DUE TO COVID-19 THIS WORKSHOP HAS BEEN POSTPONED AND ALL REGISTRANTS HAVE BEEN REFUNDED.
Friday, May 1 – 2 p.m. – 7 p.m.
Saturday, May 2 – 9 a.m. – 5 p.m.
Sunday, May 3 – 9 a.m. – 4 p.m.
This continuing education course is a two-and-a-half-day seminar designed to provide comprehensive knowledge concerning the relationship between the connective tissue surrounding the visceral structures of the urologic system as it relates to the musculoskeletal system. This course is geared toward the experienced pelvic health therapist who wishes to integrate advanced manual therapy skills into their treatment regime.
The material will be presented that includes the science of and evidence behind the use of fascial based manual therapy with the presentation of relevant visceral and fascial anatomy and their embryologic origins. Emphasis will be placed on clinical reasoning with the goal of immediate implementation of the techniques learned following this introductory course. Students will be instructed in an extensive number of treatment techniques, both external abdominal as well as internal vaginal approaches. Course participants will be able to immediately incorporate the evaluation and treatment of visceral fascia for patients with a variety of urinary dysfunction diagnoses.
This course includes extensive lab work; all attendees should come prepared to participate as both clinician and patient. Abdominal and vaginal pelvic approaches to access visceral structures will be taught in labs. Male course attendees may participate fully in the entire course but should make arrangements in advance for a lab model for the internal approaches. Pregnant attendees may participate in a limited capacity as deep abdominal palpation is ill-advised in pregnant women. Seminar content is targeted to licensed health care professionals working within the field of pelvic health. Content is not intended for use outside the scope of the learner’s license or regulation.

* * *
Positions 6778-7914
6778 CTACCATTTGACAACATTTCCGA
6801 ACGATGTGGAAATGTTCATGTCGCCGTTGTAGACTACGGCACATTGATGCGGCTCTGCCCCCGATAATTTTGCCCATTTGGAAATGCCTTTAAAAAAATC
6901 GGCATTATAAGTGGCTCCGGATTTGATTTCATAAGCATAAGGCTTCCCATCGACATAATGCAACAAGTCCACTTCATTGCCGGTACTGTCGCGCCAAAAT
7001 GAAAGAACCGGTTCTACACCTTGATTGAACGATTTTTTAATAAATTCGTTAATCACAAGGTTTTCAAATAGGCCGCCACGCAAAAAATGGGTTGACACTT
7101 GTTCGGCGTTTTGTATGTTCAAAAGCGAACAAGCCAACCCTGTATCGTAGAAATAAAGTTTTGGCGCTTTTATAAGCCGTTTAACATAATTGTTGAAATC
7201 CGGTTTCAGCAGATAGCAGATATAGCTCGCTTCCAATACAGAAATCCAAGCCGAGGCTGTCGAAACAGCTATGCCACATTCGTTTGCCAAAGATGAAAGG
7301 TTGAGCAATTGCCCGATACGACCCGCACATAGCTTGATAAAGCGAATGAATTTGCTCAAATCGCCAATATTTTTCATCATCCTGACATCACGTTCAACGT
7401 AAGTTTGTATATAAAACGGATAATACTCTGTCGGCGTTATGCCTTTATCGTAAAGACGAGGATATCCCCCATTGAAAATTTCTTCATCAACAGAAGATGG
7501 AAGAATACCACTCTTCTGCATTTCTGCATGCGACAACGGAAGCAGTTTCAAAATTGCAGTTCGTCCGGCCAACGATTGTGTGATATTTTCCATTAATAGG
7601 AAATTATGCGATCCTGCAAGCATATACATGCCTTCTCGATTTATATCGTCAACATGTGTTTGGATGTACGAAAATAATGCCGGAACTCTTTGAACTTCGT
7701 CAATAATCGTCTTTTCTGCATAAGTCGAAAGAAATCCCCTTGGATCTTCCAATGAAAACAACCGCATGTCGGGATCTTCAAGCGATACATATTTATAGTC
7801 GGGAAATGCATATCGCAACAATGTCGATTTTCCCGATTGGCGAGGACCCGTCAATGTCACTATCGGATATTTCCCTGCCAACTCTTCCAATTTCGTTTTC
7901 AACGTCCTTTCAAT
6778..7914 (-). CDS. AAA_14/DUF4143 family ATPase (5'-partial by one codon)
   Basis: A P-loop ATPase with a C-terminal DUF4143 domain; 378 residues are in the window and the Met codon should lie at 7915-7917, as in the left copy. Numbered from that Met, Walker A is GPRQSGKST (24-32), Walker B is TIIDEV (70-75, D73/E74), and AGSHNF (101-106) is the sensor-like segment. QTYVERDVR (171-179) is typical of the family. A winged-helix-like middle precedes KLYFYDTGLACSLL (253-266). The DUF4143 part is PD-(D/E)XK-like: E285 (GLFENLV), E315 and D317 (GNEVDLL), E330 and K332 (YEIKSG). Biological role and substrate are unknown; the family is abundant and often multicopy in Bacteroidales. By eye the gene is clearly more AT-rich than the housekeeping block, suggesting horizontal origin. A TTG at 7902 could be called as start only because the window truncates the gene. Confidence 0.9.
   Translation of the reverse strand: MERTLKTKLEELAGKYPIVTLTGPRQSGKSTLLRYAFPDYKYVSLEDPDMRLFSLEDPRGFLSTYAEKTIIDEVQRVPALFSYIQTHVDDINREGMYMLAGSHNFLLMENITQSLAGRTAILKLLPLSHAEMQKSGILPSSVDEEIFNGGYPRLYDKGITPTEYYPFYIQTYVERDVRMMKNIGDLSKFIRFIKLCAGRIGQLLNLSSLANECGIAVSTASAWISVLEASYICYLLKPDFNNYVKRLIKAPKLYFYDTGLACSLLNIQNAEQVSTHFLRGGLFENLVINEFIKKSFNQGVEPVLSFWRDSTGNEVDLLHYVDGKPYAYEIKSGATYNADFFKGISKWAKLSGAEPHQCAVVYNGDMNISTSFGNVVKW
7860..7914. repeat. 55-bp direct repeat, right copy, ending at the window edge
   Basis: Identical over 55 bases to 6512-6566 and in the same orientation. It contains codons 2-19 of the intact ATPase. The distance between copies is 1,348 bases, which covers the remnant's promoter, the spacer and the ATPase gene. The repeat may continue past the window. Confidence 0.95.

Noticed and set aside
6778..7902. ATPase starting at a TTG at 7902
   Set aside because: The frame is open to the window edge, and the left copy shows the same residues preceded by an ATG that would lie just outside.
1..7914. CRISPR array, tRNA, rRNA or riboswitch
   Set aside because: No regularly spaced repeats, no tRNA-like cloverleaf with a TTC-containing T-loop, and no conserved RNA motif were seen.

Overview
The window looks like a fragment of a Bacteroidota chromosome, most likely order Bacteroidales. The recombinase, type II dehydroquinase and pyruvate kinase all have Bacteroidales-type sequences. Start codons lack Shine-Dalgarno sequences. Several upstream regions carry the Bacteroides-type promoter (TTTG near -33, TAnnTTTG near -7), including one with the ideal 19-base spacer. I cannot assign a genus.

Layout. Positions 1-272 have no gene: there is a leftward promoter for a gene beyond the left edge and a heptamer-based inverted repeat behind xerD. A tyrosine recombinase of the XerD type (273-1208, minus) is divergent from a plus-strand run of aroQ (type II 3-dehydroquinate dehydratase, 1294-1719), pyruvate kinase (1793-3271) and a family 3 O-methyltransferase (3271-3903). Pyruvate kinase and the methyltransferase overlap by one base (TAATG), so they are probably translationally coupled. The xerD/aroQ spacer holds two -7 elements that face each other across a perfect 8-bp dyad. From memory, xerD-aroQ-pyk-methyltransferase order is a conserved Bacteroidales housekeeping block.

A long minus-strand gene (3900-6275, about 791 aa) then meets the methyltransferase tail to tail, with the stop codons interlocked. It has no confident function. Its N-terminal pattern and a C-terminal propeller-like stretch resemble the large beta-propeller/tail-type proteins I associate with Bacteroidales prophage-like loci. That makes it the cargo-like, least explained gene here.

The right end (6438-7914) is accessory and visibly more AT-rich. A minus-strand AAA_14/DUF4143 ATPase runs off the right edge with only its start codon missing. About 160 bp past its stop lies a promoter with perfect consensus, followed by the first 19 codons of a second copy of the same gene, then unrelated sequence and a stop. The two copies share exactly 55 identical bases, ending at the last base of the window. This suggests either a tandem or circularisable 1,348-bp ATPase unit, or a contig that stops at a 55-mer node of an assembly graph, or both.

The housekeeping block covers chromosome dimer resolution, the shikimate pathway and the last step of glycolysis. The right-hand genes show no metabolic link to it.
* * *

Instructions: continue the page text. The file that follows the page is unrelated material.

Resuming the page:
Pre-requisites: Minimum level of pelvic floor training Level 1
About the instructors:
Ramona C. Horton MPT, DPT completed her graduate training in the US Army–Baylor University Program in Physical Therapy in San Antonio, TX. She then applied her experience with the military orthopedic population in the civilian sector as she developed a growing interest in the field of pelvic dysfunction. Ramona serves as the lead therapist for her clinics’ pelvic dysfunction program in Medford, OR. Her practice focuses on the treatment of men, women, and children with urological, gynecological and colorectal issues. Ramona has completed advanced studies in manual therapy with an emphasis on spinal manipulation, and visceral and fascial mobilization. She developed and instructs the visceral and fascial mobilization courses for the Herman & Wallace Pelvic Rehabilitation Institute, presenting frequently at local, national and international venues on topics relating to women’s health, pelvic floor dysfunction and manual therapy.
Lizanne Pastore PT, MA, COMT is a 1987 graduate of the University of Vermont and for the last 20 years has been in private practice, currently in association with POST-Wellness by Design in Petaluma. As an orthopedic manual therapist, Lizanne treats people with myriad musculoskeletal-neural issues, including those with complex diagnoses and persistent pain. Since 2005 she has specialized in the pelvic floor treating all genders and children, using a broad integrative approach that includes many forms of manual therapy including visceral fascial mobilization.